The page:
Might Have Been: World Beach Volley

[Might Have Been tracks the failures of promising games, characters, and companies. This installment looks at World Beach Volley, released for the Game Boy in 1991.] 

Cute sports games often go unappreciated. Most sports titles may strive for realistic takes on baseball, soccer, football, ice hockey, curling, field hockey, bowling, water hockey, snooker, cricket, dino hockey, and every other type of pastime, but credit must go to the developers who went the opposite direction and turned a popular sport into a simplified cavalcade of big-headed characters and approachable gameplay. It’s still a viable field today, but it was especially prolific on the Game Boy, where basic hardware inspired—or perhaps demanded—more abstract appearances. That’s where you’ll find Graphic Research’s World Beach Volley.

Straightforward in its presentation, World Beach Volley offers a player two-on-two matches with adjustable rules about points and court-swapping. Controls are handled well with two buttons for serving, spiking, and blocking. It’s all similar to Technos Japan’s excellent Super Spike V’Ball, though perhaps not as aggressive with its fierce spikes. 
Two players can take part via a link cable, but it’s not so bad to be stuck with computer-controlled opponents and partners. The AI actually proves helpful here, as it can spike and block instead of just setting up your character for a move. This also results in your teammate getting in your way at times, but that's the price of an independent thinker.

Shunning any real-world rules about gender-based leagues, World Beach Volley offers an international tournament where men and women compete side by side. You’re given a spread of six countries with four players apiece, complete with delightful names and specialties. What’s more American than a blonde spiker named Liftty and her “strong attack through block” or the “Big Fighter” Bill? Or perhaps you’d prefer the Russian player named Rossyan or Lie and her “Chinese Hope,” whatever that means? 

It’s an amusing lineup, and Graphic Research cared enough to animate each player’s portrait when their team scores. True, there’s only so much that the gameplay itself can embody. Apart from skin color, most of the characters look similar. The women vary mostly in hairstyles, while the male players have a little more diversity: some of them look like Steve Dallas from Bloom County, and some of them look like the main character from that Treasure Master NES game no one cared about after its in-game contest expired. I can’t be the only one who sees that. 

Even with its limited appearances, World Beach Volley is charming. The game moves quickly, and the shifting viewpoint never leaves you confused about where everyone is. The music is bouncy and fun, and the developers even added a voice for the referee. She might not have the timeless appeal of Sandra Court, but it’s a memorable touch for a Game Boy outing. In fact, her voice is same as the one heard in the Battle Mania/Trouble Shooter games—no coincidence, since Graphic Research handled the sound for that series and even credited the same actress, Yukichan. You just knew I’d work Trouble Shooter into this, didn’t you?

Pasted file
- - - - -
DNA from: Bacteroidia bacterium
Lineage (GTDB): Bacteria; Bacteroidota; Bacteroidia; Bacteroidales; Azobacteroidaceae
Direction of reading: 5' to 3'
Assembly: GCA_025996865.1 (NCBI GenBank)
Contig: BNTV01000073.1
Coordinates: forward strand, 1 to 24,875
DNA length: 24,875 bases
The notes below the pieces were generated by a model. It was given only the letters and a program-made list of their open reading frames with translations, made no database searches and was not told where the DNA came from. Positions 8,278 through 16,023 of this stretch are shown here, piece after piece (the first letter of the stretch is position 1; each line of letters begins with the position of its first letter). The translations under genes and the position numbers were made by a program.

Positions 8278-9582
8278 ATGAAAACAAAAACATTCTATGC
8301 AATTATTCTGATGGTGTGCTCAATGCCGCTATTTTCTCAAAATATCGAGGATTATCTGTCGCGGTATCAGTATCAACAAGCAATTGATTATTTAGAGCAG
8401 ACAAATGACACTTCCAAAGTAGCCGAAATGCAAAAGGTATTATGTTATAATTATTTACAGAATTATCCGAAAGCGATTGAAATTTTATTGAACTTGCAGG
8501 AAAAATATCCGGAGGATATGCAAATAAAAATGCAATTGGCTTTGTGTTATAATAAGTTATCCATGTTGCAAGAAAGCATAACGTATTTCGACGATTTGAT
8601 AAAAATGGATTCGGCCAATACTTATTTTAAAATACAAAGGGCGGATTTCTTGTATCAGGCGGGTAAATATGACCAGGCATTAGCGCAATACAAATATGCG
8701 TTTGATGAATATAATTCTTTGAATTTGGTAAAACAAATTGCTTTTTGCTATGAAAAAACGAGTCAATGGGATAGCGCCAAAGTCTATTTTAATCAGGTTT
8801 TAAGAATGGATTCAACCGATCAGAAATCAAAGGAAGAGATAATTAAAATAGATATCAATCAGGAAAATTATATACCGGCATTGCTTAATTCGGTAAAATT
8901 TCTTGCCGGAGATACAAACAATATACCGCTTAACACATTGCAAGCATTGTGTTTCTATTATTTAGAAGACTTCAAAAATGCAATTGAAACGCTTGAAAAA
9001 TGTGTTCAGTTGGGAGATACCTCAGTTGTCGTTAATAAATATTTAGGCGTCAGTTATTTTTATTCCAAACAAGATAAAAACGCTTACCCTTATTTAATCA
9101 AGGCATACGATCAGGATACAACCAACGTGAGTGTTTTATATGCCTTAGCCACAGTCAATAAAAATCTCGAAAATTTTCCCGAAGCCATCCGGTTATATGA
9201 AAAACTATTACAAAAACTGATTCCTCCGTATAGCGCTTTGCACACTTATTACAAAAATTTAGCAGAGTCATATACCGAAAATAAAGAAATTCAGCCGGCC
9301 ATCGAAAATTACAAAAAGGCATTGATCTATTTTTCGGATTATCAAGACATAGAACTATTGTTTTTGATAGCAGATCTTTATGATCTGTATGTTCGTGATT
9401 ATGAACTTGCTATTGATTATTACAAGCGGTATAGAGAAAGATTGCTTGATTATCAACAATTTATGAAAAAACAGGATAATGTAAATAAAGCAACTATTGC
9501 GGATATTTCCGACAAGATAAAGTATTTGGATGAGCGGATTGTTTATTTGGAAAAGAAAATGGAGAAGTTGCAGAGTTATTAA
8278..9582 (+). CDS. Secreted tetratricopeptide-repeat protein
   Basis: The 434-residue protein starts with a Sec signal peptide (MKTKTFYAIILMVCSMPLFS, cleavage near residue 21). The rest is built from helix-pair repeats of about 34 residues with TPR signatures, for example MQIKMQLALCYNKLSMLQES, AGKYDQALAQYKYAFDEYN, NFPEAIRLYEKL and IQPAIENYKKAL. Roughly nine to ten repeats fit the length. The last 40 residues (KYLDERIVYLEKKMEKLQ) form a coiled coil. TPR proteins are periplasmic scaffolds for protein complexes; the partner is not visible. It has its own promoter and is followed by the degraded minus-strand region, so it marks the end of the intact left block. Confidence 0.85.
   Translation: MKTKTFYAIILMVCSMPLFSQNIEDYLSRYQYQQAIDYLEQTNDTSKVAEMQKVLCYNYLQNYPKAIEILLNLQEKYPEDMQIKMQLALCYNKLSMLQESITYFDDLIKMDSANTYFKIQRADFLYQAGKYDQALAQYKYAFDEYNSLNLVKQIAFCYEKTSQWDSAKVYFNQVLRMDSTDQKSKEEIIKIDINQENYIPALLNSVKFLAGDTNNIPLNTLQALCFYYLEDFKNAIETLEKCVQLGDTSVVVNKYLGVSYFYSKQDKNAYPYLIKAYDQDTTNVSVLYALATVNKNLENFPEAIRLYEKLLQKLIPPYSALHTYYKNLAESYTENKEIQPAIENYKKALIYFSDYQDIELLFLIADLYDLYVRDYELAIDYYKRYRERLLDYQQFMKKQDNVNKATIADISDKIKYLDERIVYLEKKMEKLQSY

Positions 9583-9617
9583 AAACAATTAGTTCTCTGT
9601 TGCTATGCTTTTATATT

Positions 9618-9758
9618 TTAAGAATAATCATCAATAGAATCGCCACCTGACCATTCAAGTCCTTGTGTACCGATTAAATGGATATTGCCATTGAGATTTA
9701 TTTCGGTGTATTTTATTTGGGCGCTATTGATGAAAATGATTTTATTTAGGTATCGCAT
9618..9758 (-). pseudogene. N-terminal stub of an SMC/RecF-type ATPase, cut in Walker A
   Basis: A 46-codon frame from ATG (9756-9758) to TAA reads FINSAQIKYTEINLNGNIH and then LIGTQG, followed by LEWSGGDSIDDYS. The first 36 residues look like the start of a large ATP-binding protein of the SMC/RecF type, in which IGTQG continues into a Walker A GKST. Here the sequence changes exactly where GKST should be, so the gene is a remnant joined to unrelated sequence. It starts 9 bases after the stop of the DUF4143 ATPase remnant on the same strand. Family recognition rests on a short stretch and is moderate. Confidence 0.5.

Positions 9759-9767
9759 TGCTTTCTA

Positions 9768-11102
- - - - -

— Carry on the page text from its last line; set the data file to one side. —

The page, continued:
World Beach Volley remains enjoyable, though it’s unambitious in the long run. The multiplayer angle was perhaps its major hook, and the solo mode has no accoutrements that we’d expect of modern games. No RPG-like player progression. No branching choices about which opponents to face next. No bonus modes where you romance your team coach. That’s more of an SNK thing, anyway. 

An international release seemed likely for World Beach Volley, as much of its text is already in English. Publisher IGS gave it a generic stock photo of live volleyball for its Japanese box art, but Taito went with a more extreme cover, one where a leering, contorted mutant player looks more like he's trying to sell a new flavor of Gushers than a Game Boy game.  
Perhaps this was too grotesque for American sensibilities, as Taito only published World Beach Volley in Europe. It was an unfortunate blow to any U.S. Game Boy owner who wanted a portable equivalent of Super Spike V’Ball and weren’t satisfied with Malibu Beach Volleyball’s odd perspective and dubious Tose programming.  
World Beach Volley stood alone, leaving the sand-court exploits of Liftty and Markess without follow-ups. Had Graphic Research pushed the ideas a little further in a sequel, perhaps into four-player territory, it could’ve grown into a series. And today we’d be enjoying the carefree flow of the latest World Beach Volley’s league mode instead of looking for cartoonish volleyball fun in some tepidly risque Dead or Alive afterthought.  
Volleyball games and the industry at large have perhaps rendered World Beach Volley irrelevant, but there’s still some allure to it. It’s a memento of an ‘80s anime aesthetic and the compelling simplicity of early Game Boy offerings. You were fun back in 1991, World Beach Volley, and you know what? You still are.  

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